Merchants accepting credit/debit cards for payment are required to become compliant with the Payment Card Industry Data Security Standards (PCI DSS). It is YOUR responsibility, as a merchant accepting credit and debit card payments, to safeguard customer card data by becoming PCI compliant.
When you’re not compliant with PCI standards, fines range from $5,000 - $500,000. You can also pay $50 - $90 per cardholder if their data gets compromised! That can add up quite fast.
Rather than face those nasty consequences, make sure you do your homework. We have compiled a FAQ on PCI Compliance you can download here:
Also, we have shared a list of 7 deadly PCI compliance mistakes you can't afford to commit:
- Not Managing User Permissions Properly
All user roles must follow all rules – even ones of least privilege. All permissions must be appropriate for the applications and processes a certain user deals with.
- Not Conducting a Readiness Assessment
This assessment should answer the questions “Who, what, when, where and why?” It’s a proactive, but necessary measure that keeps you in compliance so you don’t find yourself facing those huge fines we talked about earlier.
- Not Enough Support from Executives and Senior Management
Some tasks and processes you can do without the awareness or approval from leadership. PCI compliance isn’t one of them. If you don’t already have the support of organizational leaders, then it’s time to start conversations about PCI compliance. You must tell them the exact time and financial resources you need to make compliance a reality for your company.
- Ignoring Virtualization Compliance
Unfortunately, this often gets overlooked. If you have just a single virtual machine, your entire virtual infrastructure must comply with PCI standards. How they word this standard is somewhat vague. So, a large part of how the standard gets enforced is based on how auditors interpret it.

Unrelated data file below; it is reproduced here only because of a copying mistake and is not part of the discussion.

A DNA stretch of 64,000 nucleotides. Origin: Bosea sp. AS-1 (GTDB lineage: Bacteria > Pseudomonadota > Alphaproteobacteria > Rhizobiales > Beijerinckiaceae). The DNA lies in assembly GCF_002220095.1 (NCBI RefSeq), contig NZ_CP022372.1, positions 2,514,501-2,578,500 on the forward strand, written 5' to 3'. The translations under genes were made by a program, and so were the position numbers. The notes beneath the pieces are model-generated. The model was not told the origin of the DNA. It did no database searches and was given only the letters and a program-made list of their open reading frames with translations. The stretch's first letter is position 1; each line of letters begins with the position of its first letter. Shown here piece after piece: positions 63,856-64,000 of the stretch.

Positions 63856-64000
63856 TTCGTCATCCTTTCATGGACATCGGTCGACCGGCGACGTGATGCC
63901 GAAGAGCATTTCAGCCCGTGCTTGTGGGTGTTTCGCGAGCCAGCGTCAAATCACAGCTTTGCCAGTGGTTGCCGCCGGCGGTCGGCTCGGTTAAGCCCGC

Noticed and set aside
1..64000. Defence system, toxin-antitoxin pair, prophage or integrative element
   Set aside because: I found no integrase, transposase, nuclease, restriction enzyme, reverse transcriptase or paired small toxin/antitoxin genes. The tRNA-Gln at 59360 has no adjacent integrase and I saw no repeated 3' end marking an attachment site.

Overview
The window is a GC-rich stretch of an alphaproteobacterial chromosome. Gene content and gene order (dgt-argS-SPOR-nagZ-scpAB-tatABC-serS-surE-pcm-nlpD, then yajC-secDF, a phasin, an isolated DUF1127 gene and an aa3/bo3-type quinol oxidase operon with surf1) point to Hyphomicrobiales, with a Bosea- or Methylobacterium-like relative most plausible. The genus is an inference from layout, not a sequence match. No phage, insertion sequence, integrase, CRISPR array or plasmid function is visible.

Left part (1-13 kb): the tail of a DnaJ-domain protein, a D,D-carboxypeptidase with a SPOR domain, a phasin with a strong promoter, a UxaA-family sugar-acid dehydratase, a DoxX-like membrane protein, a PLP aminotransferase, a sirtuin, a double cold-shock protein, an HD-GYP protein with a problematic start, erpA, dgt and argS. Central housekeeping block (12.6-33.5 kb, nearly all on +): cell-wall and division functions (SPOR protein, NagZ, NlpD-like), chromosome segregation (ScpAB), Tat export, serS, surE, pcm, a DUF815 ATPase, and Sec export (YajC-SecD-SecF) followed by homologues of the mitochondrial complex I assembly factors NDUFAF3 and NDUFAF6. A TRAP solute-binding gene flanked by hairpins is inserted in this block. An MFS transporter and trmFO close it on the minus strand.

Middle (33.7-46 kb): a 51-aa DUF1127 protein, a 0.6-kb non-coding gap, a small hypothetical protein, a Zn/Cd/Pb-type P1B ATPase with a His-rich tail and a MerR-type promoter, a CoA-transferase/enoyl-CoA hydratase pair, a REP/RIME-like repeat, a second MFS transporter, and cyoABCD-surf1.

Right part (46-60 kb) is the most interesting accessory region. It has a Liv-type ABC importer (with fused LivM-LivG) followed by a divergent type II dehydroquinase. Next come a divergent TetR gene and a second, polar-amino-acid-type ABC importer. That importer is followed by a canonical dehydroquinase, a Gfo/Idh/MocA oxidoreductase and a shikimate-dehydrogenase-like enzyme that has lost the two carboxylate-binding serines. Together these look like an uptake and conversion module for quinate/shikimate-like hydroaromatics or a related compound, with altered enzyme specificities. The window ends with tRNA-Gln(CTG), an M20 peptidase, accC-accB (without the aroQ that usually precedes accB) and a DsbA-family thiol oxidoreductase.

- Not Changing Vendor Default Configurations
If you leave default configurations in place, it’s easy to duplicate and deploy all your virtual machines. You can scan your IT infrastructure for new devices, but this doesn’t work very well in the case of virtual machines.
- Not Monitoring Log Data
Monitoring your log data is one of the key facets of PCI compliance. You also need to thoroughly protect it.
- Storing Cardholder Data as Plain Text
Less is more when it comes to cardholder data. Store as little of it as possible. If you absolutely have to store it, don’t keep the entire 16-digit card number. And of course, PIN and/or CVV data shouldn’t be in your log files either. All cardholder data should be encrypted, and encryption keys should be kept in as few locations as possible.
…And There’s Many More PCI Compliance Errors to be Aware of!
Those are some of the most common PCI compliance errors. But, there’s many more besides these.
Luckily, Solupay makes it easier to meet PCI DSS requirements and protect your customers’ important information. Our PCI compliance program is being managed by ControlScan, an Approved Scanning Vendor (ASV) by the PCI Council, who is a leading provider of PCI security solutions for small- and medium-sized merchants. Their easy-to-use tools and personal level of support make achieving compliance easy. ControlScan's PCI 1-2-3 compliance solution, available online via a merchant portal called myControlScan.com, provides you with the leading tools and support necessary to analyze, remediate and validate PCI compliance at an affordable rate.